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Number representations and their operations 

   Three major representations:

          Sign and magnitude

          One’s complement

          Two’s complement


          4-bit machine word

          16 different values can be represented

          Roughly half are positive, half are negative

Sign and Magnitude Representation

High order bit is sign: 0 = positive, 1 = negative

Three low order bits is the magnitude: 0 (000) thru 7 (111)

Two representations for 0

One’s Complement Representation

Subtraction implemented by addition & 1's complement

Still two representations of 0

Some complexities in addition

Two’s Complement Representation
like 1's comp
except shifted
one position

Only one representation for 0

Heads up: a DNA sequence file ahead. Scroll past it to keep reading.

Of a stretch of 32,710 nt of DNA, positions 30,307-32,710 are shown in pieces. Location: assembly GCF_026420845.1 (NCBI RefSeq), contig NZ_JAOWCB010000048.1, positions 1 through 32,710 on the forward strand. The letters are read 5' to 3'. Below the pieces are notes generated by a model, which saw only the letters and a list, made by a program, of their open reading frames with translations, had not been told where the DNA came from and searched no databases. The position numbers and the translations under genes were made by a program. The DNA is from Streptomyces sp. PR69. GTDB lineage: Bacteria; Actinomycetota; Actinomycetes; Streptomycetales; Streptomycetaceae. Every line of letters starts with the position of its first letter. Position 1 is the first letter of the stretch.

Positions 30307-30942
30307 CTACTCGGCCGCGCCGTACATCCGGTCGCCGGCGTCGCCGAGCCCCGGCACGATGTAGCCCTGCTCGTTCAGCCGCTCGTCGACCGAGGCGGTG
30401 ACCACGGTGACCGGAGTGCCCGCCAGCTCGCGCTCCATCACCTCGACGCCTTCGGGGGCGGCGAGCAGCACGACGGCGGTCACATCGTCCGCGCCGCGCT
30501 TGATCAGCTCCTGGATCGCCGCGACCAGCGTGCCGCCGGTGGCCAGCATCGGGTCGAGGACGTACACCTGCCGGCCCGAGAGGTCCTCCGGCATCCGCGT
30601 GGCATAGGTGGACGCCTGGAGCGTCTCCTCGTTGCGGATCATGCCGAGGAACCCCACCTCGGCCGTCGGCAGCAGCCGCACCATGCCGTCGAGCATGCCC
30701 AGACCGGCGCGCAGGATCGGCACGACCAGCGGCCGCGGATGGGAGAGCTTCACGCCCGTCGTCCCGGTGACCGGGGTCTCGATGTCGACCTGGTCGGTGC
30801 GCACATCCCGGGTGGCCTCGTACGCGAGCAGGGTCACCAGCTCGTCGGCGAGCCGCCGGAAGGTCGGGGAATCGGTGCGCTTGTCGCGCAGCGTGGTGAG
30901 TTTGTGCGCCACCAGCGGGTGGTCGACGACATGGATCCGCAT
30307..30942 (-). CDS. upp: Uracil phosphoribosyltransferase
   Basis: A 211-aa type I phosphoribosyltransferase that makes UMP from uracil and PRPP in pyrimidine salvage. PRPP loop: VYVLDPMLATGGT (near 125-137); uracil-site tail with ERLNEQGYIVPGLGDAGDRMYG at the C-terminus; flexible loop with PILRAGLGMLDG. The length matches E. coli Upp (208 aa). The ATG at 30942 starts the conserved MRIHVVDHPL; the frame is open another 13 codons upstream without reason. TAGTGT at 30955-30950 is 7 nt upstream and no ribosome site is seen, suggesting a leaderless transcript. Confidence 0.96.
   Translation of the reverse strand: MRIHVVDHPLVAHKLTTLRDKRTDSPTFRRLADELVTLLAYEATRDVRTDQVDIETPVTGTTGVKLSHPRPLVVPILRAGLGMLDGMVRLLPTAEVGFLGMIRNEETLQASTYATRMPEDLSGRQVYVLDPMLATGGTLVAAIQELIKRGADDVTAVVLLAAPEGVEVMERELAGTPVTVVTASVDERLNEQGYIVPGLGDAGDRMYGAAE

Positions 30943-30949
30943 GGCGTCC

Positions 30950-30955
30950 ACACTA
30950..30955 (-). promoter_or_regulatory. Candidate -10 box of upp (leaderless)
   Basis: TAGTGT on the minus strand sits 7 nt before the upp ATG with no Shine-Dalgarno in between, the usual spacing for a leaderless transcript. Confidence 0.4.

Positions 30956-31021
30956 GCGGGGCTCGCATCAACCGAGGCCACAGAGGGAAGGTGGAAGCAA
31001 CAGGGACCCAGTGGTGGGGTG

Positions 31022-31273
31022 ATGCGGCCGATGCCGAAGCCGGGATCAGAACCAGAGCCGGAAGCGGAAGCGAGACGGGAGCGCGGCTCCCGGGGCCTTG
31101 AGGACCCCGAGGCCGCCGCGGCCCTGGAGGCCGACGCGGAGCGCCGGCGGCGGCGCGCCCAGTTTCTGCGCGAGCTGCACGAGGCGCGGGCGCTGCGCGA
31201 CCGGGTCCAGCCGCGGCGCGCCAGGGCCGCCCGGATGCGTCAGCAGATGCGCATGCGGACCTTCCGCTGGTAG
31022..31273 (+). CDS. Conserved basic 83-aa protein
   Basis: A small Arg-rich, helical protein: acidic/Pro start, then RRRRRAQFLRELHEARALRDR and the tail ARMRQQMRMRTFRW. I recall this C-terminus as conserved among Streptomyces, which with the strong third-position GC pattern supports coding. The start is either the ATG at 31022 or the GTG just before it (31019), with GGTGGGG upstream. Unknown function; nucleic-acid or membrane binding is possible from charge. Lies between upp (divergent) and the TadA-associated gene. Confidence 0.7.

One more negative number than positive number
Binary, Signed-Integer Representations
           Addition and Subtraction
If carry-in to the high order bit =
carry-out then ignore carry
if carry-in differs from
carry-out then overflow

Overflow Conditions
Overflow when carry-in to the high-order bit does not equal carry out
2’s-Complement  Add and Subtract Operations
Figure : 2's-complement Add and Subtract operations.
Fast Adder
Recall the equations:

Second equation can be written as:

We can write:

Gi is called generate function and Pi is called propagate function
Gi and Pi are computed only from xi and yi and not ci, thus they can be computed in one gate delay after X and Y are applied to the inputs of an n-bit adder.

  All carries can be obtained 3 gate delays after X, Y and c0 are applied.

      -One gate delay for Pi and Gi

      -Two gate delays in the AND-OR circuit for ci+1

  All sums can be obtained 1 gate delay after the carries are  computed.

  This is called Carry Lookahead adder.